LONDON — The British are of at least two minds about the Vikings. Many of them, possessing very long memories or good history instruction, hate the Vikings, primarily for their sacking, pillaging, etc., of this island starting in the 9th century or so.
To wit: On New Year’s Eve, according to The Guardian newspaper, an attempted burglar jumped out a window after being scared by a man dressed as the Norse god Thor. “He looked like he had had a few drinks and decided to do a late-night break-in,” said Thor. “But he hadn’t counted on the God of Thunder living there.”
Most Brits don’t fear the Vikings that much, and not because this Thor had a tinfoil sword. Even the present-day American football team that was defeated by the Eagles 26-14 on Sunday is more likely to be met with apathy as interest or outright dislike. Sort of like the Vikings’ own season ticketholders.
It was not too difficult for a group of American college students and their instructor (me) to find the game on the telly — insert your own ironic comment here about fans in Minnesota nearly getting the blackout while we easily watched from 4,000 miles away — but not an English soul gave the game a second glance. Soccer, cricket, rugby or darts are usually on the sports pubs’ TVs at this time of year.
Happy to switch channnels
At The Fest, a German beer hall in Fulham, publican Paul Bisset (who once worked “laying concrete” in St. Paul) was happy to switch to the game for us, once I told him it was on. Paul had to kick us out before 11:30 — closing time — with the Vikings trailing 16-14 at halftime.
Germans are a bit more interested in American football than the average EU citizen. The NFL tried Europe for several years beginning in 1991, taking a break in 1993-94 and then folding “NFL Europa” in 2007. Reportedly the league, which was down to six teams, five of them in Germany, was losing $30 million a season. This despite producing some decent football and developing some better players, such as Kurt Warner, Jake Delhomme, Brad Johnson and Adam Vinatieri.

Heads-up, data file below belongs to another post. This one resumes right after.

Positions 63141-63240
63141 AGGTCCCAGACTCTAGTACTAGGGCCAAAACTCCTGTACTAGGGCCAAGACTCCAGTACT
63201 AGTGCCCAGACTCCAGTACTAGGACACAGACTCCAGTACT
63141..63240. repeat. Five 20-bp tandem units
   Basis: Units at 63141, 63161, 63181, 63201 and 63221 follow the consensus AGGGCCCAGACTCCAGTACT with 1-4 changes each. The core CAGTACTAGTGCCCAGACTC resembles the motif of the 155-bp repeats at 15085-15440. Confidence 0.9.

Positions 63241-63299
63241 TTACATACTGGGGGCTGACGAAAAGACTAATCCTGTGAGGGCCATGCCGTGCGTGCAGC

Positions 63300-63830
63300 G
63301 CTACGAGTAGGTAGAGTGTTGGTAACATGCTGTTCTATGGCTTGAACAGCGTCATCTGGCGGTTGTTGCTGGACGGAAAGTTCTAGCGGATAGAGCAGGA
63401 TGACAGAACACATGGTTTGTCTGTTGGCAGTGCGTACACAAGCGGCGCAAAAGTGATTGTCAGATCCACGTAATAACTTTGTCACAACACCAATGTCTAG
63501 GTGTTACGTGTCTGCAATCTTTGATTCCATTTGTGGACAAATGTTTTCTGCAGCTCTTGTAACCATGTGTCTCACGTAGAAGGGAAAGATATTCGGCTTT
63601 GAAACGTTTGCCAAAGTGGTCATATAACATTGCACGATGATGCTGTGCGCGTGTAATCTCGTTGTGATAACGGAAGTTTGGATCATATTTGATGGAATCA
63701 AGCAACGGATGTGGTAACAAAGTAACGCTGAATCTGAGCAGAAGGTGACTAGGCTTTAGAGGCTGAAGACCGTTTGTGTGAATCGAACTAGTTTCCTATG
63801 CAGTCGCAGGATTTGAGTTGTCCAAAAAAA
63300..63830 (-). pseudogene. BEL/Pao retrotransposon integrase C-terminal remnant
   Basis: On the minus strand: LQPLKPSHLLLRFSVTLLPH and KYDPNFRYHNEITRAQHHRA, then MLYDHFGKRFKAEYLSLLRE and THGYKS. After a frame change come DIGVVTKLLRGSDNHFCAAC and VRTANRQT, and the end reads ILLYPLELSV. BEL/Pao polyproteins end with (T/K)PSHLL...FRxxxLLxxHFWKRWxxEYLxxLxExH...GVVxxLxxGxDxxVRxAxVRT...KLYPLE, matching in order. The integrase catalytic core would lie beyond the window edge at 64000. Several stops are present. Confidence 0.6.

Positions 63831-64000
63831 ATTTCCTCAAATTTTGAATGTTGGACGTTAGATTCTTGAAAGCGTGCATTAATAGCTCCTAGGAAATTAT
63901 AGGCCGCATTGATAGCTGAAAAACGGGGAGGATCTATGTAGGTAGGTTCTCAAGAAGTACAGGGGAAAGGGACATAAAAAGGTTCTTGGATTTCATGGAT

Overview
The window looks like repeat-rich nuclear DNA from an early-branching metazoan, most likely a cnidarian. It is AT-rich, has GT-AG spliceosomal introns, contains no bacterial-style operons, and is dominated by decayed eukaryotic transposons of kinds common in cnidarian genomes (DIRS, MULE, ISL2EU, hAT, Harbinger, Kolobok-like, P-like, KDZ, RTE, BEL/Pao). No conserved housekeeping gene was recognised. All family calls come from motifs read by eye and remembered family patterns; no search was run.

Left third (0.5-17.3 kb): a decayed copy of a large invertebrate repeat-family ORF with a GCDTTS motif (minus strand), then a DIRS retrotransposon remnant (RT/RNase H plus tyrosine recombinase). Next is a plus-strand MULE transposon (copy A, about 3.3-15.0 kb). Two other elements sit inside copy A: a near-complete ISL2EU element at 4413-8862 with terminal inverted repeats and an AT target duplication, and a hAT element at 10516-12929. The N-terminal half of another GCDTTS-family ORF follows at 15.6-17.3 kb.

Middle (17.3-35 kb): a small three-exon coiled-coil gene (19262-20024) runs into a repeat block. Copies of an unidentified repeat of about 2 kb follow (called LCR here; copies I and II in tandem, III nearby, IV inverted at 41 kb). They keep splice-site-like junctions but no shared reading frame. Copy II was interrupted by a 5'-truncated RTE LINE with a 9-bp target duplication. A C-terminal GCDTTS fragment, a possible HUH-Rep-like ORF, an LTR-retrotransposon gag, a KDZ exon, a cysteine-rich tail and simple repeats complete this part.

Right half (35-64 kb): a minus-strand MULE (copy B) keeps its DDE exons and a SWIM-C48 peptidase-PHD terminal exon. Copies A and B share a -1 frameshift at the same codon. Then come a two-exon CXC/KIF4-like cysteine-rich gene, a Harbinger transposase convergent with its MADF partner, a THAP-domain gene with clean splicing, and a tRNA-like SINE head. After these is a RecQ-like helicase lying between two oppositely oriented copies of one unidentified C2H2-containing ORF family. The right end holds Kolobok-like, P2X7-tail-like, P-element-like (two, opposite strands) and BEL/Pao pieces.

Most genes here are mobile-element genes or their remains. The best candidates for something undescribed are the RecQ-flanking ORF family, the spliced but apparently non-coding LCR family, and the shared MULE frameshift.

Replacing NFL Europa have been games the last two seasons in Wembley Stadium in London. The Giants beat the Dolphins in front of 81,176 in a soaking rain in 2007; the Saints handled the Chargers before an estimated 83,000 in 2008. The Bucs and the Patriots are scheduled for 2009. Getting 80,000 to show up seems OK, considering the London area has 8.3 million people in it. You should be able to get 80,000 to attend a spirited croquet match.
If you’ve watched those games from England on television, you’ve noticed that the crowd tends to cheer at odd times. A mocking cheer was about all the Minnesota club got from the Brits in the beerstube; in a more American-like barbecue place a mile or two to the east only one patron watched the NFL while his female companion paged through a magazine.
Earlier I checked with its general manager, Ian Rogers, to make sure the NFL game would be shown in his establishment, Bodeans.
“Sure will!’ he said. “We’ll have the Dolphins-Ravens game at about 6 o’clock.”
Um, will you also show Vikings-Eagles?
“Yes, that too.”
With the Vikings-Eagles reduced to a “that too,” I asked if its late start (9:38 p.m.) would be the problem it was for the Germans.
Another closing time
“No, we’ll still show it. You should be able to watch two hours.” Then it’s closing time, Ian said. A long, late trip to a more tourist-oriented pub awaited those who could not go without watching an ugly fourth quarter.
I don’t know what it means, but an Urban Outfitter store on tony Kensington High Street was selling Packer and Bear jerseys, but nary a Viking sweater was to be seen on the rack. “Although if they had Lion jerseys for sale, that would have been a real problem,” said Brian Woitte, a University of St. Thomas student from Eden Prairie.
I guess one could delude oneself that all the Vikings jerseys were sold out; one could not reach the same conclusion for the hapless Lions, however. Each team has one thing in common: The season is over, and the Brits hardly noticed.
Related post by Steve Aschburner here.